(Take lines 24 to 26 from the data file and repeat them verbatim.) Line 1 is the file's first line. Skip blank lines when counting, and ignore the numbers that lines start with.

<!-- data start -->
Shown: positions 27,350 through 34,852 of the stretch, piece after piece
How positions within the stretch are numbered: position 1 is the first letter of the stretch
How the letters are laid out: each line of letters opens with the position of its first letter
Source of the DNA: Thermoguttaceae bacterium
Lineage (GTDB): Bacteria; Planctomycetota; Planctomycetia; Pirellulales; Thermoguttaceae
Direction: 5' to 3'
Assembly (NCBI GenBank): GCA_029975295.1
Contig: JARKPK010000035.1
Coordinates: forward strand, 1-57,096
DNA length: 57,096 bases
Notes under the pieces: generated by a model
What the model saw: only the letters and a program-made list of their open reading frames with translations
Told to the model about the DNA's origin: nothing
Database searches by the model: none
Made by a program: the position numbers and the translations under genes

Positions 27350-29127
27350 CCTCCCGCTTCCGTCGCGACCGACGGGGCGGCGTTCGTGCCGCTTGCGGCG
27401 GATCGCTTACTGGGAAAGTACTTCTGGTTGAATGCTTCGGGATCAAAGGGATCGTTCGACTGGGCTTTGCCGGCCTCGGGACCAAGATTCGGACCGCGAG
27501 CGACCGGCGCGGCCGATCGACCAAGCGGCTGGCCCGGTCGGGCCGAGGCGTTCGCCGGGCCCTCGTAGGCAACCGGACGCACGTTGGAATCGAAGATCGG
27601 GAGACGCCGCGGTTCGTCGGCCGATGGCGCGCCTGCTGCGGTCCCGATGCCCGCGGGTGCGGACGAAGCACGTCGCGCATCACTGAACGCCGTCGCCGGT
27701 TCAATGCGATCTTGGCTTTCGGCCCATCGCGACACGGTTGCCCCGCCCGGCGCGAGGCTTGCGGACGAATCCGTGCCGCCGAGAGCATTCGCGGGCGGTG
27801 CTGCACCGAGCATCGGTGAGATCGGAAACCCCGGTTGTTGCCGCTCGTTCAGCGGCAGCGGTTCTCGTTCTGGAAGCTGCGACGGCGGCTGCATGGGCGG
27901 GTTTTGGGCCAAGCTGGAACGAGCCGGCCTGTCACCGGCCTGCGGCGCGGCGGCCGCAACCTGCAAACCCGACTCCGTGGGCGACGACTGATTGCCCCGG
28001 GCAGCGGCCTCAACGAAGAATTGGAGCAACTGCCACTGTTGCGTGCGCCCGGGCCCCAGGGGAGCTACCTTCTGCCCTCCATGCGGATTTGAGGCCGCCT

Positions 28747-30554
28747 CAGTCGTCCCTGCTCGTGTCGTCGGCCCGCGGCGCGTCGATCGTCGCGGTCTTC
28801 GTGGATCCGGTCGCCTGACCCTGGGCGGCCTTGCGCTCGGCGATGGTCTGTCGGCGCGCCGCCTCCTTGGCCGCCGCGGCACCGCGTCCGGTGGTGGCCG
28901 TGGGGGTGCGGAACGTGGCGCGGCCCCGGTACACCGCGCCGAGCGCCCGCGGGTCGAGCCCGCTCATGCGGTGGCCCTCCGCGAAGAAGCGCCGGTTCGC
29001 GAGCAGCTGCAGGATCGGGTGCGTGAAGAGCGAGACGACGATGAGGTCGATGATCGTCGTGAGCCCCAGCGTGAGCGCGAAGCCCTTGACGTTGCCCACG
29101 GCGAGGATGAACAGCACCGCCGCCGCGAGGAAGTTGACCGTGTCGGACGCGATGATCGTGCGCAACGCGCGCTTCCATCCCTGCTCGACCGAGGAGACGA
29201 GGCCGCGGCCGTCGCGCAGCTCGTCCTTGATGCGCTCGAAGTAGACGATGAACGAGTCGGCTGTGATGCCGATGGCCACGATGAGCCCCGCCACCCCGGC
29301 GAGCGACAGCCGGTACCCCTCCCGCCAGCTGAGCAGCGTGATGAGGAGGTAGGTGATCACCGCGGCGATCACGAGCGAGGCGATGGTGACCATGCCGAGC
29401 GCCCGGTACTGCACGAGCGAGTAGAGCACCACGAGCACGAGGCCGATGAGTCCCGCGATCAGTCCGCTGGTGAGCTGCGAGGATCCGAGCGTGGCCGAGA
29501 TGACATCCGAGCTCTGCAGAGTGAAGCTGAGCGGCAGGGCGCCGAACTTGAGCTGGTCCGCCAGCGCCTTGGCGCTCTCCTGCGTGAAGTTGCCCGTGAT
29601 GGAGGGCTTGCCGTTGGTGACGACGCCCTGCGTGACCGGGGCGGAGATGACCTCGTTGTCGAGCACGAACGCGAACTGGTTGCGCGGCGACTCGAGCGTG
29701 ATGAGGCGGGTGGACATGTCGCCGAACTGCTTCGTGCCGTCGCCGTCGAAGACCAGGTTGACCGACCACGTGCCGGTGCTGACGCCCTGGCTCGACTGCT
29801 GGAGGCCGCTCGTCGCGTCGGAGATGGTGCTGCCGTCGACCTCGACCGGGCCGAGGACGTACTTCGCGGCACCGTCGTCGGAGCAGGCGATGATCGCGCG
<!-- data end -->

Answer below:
28001 GCAGCGGCCTCAACGAAGAATTGGAGCAACTGCCACTGTTGCGTGCGCCCGGGCCCCAGGGGAGCTACCTTCTGCCCTCCATGCGGATTTGAGGCCGCCT

Positions 28747-30554
28747 CAGTCGTCCCTGCTCGTGTCGTCGGCCCGCGGCGCGTCGATCGTCGCGGTCTTC